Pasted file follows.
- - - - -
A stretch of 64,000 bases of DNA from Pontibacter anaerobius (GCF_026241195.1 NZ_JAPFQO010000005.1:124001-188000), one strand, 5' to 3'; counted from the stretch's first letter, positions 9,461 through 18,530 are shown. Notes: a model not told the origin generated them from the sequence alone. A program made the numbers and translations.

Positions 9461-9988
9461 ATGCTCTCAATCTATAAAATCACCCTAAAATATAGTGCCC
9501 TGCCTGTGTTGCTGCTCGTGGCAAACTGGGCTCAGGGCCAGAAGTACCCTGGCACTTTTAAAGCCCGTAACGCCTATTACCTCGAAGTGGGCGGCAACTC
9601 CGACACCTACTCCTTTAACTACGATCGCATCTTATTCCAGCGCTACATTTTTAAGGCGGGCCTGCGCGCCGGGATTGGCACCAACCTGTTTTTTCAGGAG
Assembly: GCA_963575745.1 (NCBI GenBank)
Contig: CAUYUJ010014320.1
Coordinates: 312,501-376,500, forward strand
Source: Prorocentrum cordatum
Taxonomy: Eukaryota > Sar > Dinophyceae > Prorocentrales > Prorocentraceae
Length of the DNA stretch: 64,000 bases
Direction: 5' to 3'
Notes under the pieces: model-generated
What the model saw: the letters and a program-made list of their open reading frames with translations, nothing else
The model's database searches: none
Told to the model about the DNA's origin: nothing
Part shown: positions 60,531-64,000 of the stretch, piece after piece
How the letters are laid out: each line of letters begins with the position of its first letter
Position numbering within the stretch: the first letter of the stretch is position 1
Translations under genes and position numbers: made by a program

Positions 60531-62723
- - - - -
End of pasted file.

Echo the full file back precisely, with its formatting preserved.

A stretch of 64,000 bases of DNA from Pontibacter anaerobius (GCF_026241195.1 NZ_JAPFQO010000005.1:124001-188000), one strand, 5' to 3'; counted from the stretch's first letter, positions 9,461 through 18,530 are shown. Notes: a model not told the origin generated them from the sequence alone. A program made the numbers and translations.

Positions 9461-9988
9461 ATGCTCTCAATCTATAAAATCACCCTAAAATATAGTGCCC
9501 TGCCTGTGTTGCTGCTCGTGGCAAACTGGGCTCAGGGCCAGAAGTACCCTGGCACTTTTAAAGCCCGTAACGCCTATTACCTCGAAGTGGGCGGCAACTC
9601 CGACACCTACTCCTTTAACTACGATCGCATCTTATTCCAGCGCTACATTTTTAAGGCGGGCCTGCGCGCCGGGATTGGCACCAACCTGTTTTTTCAGGAG
Assembly: GCA_963575745.1 (NCBI GenBank)
Contig: CAUYUJ010014320.1
Coordinates: 312,501-376,500, forward strand
Source: Prorocentrum cordatum
Taxonomy: Eukaryota > Sar > Dinophyceae > Prorocentrales > Prorocentraceae
Length of the DNA stretch: 64,000 bases
Direction: 5' to 3'
Notes under the pieces: model-generated
What the model saw: the letters and a program-made list of their open reading frames with translations, nothing else
The model's database searches: none
Told to the model about the DNA's origin: nothing
Part shown: positions 60,531-64,000 of the stretch, piece after piece
How the letters are laid out: each line of letters begins with the position of its first letter
Position numbering within the stretch: the first letter of the stretch is position 1
Translations under genes and position numbers: made by a program

Positions 60531-62723